Principles of Attack

Standard

Below is a basic summary of the principles of attack. These principles can frame all soccer activities. All coaches should know these principles and use them to inform how they think about practices and games. Furthermore, this vocabulary should be integrated into coaching as much as possible.

Penetration: Trying to score, moving the ball forward as quickly as possible; for example, it could be a forward pass or dribbling the ball forwards.

Support: Moving to help the player with the ball; for example, usually going toward the player with the ball or making an angle for a pass.

Mobility: Moving with or without the ball to unbalance the defense; for example, this can be multidirectional and can be directly or indirectly involved with play.

Width: Creating space from side to side on the field. This usually involves a player/players going towards the touchline, although width can be created anywhere on the field.

Depth: Creating space from front to back on the field. This usually involves players being in advance and behind the ball when your team is in possession.

Improvisation: Coming up with solutions to problems “on the go.” This is where players creatively problem-solve during games/practices and is arguably the most difficult offensive principle to teach.

Coaches should focus on one attacking principle at a time when teaching. What often happens is that we start coaching everything and it becomes very confusing for both players and coaches. I would suggest building an entire practice around one principle. For example, to do a session on dribbling, you might start with the Gate Dribbling Game, then play the End Zone Game (work through the progressions), then finish with a Scrimmage, but you would only coach/ask guided discovery questions related to penetration (as it relates to dribbling).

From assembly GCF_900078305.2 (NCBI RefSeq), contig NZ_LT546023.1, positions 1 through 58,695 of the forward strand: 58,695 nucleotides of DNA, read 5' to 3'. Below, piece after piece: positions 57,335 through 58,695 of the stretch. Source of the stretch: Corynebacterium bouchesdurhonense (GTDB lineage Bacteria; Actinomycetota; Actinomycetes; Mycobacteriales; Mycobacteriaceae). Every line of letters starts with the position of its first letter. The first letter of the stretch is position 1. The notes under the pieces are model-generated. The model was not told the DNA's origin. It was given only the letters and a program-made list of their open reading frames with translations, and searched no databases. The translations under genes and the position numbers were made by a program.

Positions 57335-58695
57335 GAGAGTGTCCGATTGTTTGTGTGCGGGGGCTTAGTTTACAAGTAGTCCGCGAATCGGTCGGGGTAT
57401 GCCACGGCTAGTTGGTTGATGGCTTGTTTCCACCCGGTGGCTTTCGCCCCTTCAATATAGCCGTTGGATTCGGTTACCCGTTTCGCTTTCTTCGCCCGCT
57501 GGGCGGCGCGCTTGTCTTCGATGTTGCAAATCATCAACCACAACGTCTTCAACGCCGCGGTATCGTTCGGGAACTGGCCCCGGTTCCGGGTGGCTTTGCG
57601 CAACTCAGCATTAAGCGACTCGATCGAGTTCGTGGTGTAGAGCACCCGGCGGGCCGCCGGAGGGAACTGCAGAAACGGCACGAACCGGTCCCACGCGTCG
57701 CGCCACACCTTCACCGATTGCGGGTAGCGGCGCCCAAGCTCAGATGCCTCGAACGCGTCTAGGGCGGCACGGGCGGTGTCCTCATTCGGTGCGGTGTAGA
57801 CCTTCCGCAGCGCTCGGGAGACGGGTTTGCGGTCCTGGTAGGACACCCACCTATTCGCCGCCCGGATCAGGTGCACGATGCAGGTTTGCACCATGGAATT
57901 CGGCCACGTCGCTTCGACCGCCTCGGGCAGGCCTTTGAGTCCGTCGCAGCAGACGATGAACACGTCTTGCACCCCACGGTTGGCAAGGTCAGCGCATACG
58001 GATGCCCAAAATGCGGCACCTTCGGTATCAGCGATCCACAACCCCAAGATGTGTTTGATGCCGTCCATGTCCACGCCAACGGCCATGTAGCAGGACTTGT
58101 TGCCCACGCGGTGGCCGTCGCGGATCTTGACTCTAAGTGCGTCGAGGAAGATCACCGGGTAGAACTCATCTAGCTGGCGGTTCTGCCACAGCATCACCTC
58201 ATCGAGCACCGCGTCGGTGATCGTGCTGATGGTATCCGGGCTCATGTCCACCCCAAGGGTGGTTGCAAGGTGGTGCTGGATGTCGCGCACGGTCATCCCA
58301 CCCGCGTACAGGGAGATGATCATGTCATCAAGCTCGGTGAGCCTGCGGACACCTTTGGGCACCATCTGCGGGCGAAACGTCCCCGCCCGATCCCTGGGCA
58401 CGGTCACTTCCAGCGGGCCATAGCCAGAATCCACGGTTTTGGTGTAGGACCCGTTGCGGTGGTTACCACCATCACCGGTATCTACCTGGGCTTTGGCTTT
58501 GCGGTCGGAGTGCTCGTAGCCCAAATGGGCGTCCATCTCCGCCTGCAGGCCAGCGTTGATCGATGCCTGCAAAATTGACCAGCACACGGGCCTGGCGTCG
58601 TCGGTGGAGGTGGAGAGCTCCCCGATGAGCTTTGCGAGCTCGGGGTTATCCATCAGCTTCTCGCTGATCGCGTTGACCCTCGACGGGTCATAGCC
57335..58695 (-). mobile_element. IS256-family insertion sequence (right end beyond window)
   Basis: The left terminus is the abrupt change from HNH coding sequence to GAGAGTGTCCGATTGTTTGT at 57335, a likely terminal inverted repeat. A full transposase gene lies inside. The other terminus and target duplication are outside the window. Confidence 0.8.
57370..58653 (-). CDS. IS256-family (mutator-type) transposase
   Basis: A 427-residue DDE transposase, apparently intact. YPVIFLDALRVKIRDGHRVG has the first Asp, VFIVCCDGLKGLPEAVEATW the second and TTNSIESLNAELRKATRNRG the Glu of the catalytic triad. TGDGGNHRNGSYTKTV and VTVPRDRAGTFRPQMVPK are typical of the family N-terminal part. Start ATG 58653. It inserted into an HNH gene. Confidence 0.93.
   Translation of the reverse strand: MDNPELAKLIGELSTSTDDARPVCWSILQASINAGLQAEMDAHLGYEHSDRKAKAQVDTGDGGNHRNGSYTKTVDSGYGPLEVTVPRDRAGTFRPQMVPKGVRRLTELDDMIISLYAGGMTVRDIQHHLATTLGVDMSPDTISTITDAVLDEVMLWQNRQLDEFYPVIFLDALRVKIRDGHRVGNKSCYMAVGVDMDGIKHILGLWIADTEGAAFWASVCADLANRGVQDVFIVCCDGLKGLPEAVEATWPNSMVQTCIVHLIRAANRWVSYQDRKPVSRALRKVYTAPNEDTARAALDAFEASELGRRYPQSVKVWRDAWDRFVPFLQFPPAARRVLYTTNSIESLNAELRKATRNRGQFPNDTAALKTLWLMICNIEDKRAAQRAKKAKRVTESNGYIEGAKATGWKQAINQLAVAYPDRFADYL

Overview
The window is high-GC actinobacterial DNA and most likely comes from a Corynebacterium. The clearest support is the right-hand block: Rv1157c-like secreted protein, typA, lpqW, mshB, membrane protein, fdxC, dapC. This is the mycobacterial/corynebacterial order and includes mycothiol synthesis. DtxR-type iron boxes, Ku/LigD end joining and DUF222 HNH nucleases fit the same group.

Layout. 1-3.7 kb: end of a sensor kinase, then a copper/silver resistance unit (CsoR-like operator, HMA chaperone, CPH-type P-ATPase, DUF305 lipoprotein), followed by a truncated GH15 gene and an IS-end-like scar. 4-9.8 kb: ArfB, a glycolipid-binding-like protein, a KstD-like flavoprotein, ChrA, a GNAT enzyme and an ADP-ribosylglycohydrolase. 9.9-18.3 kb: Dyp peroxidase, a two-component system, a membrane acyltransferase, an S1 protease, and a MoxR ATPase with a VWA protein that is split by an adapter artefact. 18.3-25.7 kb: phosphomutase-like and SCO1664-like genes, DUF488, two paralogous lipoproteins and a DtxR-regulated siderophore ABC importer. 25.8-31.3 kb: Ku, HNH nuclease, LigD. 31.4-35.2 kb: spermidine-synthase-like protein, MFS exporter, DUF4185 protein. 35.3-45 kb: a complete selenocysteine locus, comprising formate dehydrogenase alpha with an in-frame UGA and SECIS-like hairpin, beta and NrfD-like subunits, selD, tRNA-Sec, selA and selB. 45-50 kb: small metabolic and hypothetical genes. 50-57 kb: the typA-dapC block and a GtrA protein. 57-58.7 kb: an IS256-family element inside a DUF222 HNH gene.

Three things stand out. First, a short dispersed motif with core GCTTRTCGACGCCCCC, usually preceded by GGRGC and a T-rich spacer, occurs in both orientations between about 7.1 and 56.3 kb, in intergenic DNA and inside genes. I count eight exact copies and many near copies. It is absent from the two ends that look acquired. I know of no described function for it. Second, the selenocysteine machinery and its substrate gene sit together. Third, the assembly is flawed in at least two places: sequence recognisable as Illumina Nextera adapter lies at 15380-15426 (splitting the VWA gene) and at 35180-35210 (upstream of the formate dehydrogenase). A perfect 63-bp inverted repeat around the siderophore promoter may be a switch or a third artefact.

My new book, It Pays to Win on Offense: A game-based approach to developing soccer players that score and create lots of goals, is over 100 pages of games and activities that focus exclusively on how to coach attacking principles.

Leave a Reply

Fill in your details below or click an icon to log in:

WordPress.com Logo

You are commenting using your WordPress.com account. Log Out / Change )

Twitter picture

You are commenting using your Twitter account. Log Out / Change )

Facebook photo

You are commenting using your Facebook account. Log Out / Change )

Google+ photo

You are commenting using your Google+ account. Log Out / Change )

Connecting to %s